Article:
Despite Trump's previous pledge to put his business assets into a blind trust, Dillon said that would not be possible.
"You cannot have a totally blind trust with operating businesses," she said. "President Trump can't un-know he owns Trump Tower."
Dillon announced Trump's protective plans to ensure he is not in violation of the Constitution's emoluments clause, which prohibits officials from accepting gifts or emoluments from foreign governments — which ethics experts have alleged Trump could violate without complete divestment from his businesses.
"The Constitution does not require President-elect Trump to do anything here, but just like with conflicts of interest, he wants to do more than what the Constitution requires," she said. "He is going to voluntarily donate all profits from foreign government payments made to his hotels to the United States Treasury. This way it is the American people who will profit."
Dillon said that Trump's decision to separate himself from the Trump Organization was made "voluntarily" and noted that under U.S. conflict of interest laws the president and vice president "are not required to separate themselves from their financial assets."
"He instructed us to take all steps realistically possible to make it clear that he is not exploiting the office of the presidency for his personal benefit," she said.
Trump suggested that he would be capable of handling his business responsibilities and the presidency concurrently.
"I could actually run my business and run government at the same time. I don't like the way that looks. But I would be able to do that if I wanted to. I would be the only one to be able to do that. You can't do that in any other capacity," he said.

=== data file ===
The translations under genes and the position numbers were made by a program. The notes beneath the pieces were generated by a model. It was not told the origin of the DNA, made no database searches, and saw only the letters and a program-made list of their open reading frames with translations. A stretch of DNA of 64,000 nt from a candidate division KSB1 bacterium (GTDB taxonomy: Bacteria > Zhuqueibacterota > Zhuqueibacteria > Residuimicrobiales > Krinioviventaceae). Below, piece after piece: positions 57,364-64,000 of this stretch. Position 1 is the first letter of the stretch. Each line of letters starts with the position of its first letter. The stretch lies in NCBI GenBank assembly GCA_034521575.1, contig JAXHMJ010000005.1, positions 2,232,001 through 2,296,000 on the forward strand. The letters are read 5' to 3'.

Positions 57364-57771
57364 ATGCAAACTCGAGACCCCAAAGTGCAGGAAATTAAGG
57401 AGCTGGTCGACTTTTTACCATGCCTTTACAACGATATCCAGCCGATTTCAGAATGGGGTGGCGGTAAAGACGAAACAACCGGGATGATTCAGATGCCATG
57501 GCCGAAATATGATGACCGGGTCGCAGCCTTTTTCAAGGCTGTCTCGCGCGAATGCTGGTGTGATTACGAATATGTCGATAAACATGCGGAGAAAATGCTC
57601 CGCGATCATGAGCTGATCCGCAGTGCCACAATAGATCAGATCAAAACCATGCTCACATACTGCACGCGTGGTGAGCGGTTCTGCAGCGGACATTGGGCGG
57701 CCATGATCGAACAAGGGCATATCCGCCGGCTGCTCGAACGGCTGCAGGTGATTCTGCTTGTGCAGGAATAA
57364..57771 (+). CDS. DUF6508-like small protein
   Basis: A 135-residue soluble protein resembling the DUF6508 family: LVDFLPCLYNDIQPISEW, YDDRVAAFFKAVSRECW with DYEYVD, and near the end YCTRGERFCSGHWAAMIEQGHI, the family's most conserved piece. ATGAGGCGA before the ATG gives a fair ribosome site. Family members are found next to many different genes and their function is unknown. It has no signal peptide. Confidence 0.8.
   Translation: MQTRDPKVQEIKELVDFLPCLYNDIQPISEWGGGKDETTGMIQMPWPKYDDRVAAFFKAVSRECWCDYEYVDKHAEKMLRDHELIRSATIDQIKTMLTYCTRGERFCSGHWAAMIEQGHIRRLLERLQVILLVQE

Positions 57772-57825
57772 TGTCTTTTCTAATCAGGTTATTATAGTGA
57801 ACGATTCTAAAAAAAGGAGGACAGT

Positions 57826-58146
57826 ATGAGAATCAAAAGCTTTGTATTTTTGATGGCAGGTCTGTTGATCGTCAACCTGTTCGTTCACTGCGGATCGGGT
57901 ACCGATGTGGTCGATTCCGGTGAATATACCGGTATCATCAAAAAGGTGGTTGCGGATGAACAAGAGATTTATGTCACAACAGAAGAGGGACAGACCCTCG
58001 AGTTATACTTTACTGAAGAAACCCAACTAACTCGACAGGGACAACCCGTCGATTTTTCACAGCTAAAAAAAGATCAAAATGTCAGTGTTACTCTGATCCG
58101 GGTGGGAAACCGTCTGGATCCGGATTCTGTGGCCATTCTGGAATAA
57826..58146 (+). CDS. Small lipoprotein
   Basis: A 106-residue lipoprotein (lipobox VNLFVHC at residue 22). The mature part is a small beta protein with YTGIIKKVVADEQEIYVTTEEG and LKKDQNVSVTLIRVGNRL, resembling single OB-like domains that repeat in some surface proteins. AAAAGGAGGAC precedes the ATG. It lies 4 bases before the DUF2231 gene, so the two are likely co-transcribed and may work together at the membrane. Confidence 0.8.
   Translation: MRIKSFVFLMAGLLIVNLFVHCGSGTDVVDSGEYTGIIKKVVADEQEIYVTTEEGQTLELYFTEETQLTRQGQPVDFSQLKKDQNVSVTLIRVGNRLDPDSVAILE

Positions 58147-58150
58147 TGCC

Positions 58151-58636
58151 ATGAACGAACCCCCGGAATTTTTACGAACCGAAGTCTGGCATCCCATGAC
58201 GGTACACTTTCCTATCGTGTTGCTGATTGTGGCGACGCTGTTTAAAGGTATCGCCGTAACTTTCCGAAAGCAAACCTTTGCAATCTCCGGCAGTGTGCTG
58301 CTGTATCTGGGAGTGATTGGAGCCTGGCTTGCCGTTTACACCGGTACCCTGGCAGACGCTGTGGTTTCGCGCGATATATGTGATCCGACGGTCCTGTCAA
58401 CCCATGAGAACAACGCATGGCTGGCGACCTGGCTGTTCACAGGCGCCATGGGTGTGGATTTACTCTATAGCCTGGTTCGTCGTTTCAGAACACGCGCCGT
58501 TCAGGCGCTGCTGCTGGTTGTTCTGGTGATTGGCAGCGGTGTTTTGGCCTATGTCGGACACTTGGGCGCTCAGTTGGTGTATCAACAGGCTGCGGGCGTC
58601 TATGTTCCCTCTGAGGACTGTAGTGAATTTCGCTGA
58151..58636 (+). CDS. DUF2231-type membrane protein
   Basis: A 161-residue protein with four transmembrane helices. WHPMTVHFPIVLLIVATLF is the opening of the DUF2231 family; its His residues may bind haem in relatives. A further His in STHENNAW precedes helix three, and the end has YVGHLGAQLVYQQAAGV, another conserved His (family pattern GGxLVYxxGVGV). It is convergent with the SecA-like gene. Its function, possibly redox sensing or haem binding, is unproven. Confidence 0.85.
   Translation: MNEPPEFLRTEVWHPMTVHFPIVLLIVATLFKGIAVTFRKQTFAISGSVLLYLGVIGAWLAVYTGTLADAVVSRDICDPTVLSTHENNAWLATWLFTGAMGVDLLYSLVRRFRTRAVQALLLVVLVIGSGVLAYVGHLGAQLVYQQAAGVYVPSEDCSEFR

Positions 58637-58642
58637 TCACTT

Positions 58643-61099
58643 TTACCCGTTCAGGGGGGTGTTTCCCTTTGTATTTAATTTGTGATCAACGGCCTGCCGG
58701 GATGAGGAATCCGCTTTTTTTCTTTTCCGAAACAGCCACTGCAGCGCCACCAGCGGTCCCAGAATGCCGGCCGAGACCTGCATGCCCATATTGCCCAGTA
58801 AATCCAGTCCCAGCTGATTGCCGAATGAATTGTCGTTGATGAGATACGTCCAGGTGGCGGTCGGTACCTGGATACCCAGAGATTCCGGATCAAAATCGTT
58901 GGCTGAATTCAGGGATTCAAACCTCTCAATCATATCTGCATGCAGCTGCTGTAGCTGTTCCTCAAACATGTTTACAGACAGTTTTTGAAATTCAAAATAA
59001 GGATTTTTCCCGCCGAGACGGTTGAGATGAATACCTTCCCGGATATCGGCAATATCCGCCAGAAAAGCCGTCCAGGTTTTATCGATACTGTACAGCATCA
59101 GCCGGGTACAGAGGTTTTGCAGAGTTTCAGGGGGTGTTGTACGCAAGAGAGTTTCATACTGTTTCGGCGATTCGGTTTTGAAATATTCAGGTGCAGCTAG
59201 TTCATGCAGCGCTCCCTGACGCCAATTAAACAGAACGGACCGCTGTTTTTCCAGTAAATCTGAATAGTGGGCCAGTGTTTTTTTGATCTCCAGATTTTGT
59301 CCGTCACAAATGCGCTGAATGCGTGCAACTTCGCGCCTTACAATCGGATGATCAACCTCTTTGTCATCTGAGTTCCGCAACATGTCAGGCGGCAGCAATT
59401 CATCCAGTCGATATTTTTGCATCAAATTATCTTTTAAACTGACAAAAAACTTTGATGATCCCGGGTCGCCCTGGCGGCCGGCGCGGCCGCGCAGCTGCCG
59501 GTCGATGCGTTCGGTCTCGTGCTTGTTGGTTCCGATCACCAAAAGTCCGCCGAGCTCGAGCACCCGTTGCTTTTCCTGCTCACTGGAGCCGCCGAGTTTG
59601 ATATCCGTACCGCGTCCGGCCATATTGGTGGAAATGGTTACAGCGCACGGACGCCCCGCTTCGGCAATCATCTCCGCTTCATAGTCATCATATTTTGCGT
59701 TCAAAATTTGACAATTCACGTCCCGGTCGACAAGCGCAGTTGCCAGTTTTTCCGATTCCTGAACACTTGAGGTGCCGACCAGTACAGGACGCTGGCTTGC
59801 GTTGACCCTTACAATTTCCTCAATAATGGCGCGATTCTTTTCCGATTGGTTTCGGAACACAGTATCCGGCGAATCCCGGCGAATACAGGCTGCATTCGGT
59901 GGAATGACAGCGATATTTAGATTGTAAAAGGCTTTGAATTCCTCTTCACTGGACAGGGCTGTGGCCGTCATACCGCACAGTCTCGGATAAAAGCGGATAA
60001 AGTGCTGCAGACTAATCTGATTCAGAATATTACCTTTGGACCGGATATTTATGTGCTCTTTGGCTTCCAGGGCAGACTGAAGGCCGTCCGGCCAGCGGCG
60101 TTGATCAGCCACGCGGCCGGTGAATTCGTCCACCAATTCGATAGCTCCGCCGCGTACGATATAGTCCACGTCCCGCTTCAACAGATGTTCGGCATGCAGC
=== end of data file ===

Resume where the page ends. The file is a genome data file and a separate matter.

According to Dillon, Trump is relinquishing leadership and management of his real estate empire and will no longer be involved in decision-making with the company's new leadership.
Several ethics experts contacted by ABC News after today's announcement scoffed at the suggestion Trump was effectively distancing himself from his business.
"Tragically, the Trump plan to deal with his business conflicts announced today falls short in every respect," said former Obama ethics czar Norm Eisen. "Mr. Trump did not make a clean break with his business ownership interests as his predecessors for four decades have done, did not establish a blind trust or the equivalent, as bipartisan experts and [the Office of Government Ethics] called for ... Mr. Trump's ill-advised course will precipitate scandal and corruption."
Richard Painter, the chief ethics lawyer for President George W. Bush, said the plan announced by Trump "doesn't work."
"He still maintains ownership – the assets are not being sold," he explained. "The sons are in charge of his assets which is a problem, but the bigger problem is that assets are not being sold."
More importantly, "President-elect Trump needs to release tax returns so we get a sense of involvement with Russia," Painter said.